da Silva et al. (2019) suggest that Trumenba® coverage (and to a lesser extent Bexsero®) may be overstated considering their findings. The immune response to Trumenba® was defined during clinical development using strains expressing FHbp variants that: (i) were heterologous to vaccine antigens, (ii) were representative of prevalent variants, (iii) express antigen at representative levels, and (iv) were selected in an unbiased manner (Donald et al., 2017; Harris et al., 2017). A considerable body of data was used to support vaccine licensure by national regulatory authorities. In the European Summary of Product Characteristics, the data for Trumenba® highlight the potential to kill over 91% of isolates (https://www.ema.europa.eu/en/documents/product-information/trumenba-epar-product-information_en.pdf) and 78% for Bexsero® (https://www.ema.europa.eu/en/documents/product-information/bexsero-epar-product-information_en.pdf). Licensure in both instances was supported by assays that determined the level of FHbp expression using thousands of MenB strains collected systematically from different geographical regions so that the breadth of coverage could be ascertained. These data were generated prior to the recognition of alternative FHbp maturation pathways that are experimentally detailed in the da Silva et al. (2019) publication. In the US, Trumenba® licensure was based on demonstrating the ability of vaccine induced antibodies to kill a broad range of MenB strains with diverse FHbp variants and as such is the only vaccine approved for broad coverage against diverse MenB strains. The authors suggest that their findings translate to the potential for ineffective coverage elicited by Trumenba®. We are concerned that this misleading statement will impact discussions between medical professionals and their patients regarding decisions to vaccinate. For this reason, we are providing details of the MenB strains that were used to demonstrate the breadth of coverage of Trumenba®.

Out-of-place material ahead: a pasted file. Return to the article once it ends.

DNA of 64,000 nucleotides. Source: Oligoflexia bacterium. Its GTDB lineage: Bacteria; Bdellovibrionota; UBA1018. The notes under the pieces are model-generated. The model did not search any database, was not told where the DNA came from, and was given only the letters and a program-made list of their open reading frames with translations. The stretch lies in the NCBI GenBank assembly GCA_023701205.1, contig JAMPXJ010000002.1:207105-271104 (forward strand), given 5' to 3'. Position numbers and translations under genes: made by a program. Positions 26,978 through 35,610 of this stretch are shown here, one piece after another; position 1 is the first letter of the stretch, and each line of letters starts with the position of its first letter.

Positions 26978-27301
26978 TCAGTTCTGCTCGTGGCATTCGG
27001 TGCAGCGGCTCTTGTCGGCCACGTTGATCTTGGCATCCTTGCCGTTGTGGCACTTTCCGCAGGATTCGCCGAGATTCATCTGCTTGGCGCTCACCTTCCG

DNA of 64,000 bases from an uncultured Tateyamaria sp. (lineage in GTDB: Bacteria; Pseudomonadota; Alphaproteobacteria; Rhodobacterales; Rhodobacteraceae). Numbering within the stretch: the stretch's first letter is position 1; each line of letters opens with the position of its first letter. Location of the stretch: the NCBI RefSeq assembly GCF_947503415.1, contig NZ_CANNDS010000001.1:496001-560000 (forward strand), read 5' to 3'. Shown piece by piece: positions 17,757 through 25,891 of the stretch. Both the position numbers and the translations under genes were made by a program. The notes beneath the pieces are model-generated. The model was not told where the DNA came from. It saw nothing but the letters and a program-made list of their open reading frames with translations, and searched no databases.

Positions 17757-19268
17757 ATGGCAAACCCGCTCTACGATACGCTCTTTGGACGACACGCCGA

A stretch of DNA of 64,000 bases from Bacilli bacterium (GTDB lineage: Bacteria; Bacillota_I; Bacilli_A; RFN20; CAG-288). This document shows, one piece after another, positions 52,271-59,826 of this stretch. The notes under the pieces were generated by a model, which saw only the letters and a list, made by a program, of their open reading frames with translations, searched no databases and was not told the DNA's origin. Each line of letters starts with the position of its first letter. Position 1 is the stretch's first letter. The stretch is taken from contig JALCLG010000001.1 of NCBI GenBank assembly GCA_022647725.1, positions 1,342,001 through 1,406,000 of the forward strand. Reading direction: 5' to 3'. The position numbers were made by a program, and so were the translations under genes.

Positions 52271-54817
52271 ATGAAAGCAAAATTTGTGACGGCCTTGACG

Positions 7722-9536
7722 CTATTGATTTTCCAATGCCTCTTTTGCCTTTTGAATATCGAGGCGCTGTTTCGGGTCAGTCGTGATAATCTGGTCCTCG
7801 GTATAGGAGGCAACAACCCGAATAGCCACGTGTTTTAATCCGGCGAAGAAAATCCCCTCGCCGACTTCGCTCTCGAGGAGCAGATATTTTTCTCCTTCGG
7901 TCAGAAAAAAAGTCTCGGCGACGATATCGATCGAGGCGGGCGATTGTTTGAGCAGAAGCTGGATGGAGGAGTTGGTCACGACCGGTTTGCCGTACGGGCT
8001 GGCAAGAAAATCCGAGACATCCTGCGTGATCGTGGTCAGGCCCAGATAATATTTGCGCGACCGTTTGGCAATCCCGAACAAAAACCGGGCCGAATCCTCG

Assessments of the breadth of coverage to vaccination with Trumenba® in phase 3 clinical trials used four primary hSBA strains and ten additional test strains that met the requirements described earlier. Characteristics of these strains are listed in Table 1. SP sequences corresponding to each of the four classes of SP allelic variants are represented multiple times. Therefore, regardless of the mechanism of biochemical processing, these clinically relevant hSBA strains each express surface exposed FHbp and are susceptible to Trumenba® immune sera (Harris et al., 2017; Ostergaard et al., 2017; Taha et al., 2017). Thus, the concerns raised in da Silva et al. (2019) regarding the potential coverage of Trumenba® can now be shown to be unfounded. Likewise, the proposed algorithm using SP sequences to predict whether an isolate expresses FHbp at levels sufficient to be susceptible to the bactericidal activity of Trumenba® immune sera would also not be relevant based on the results we present here.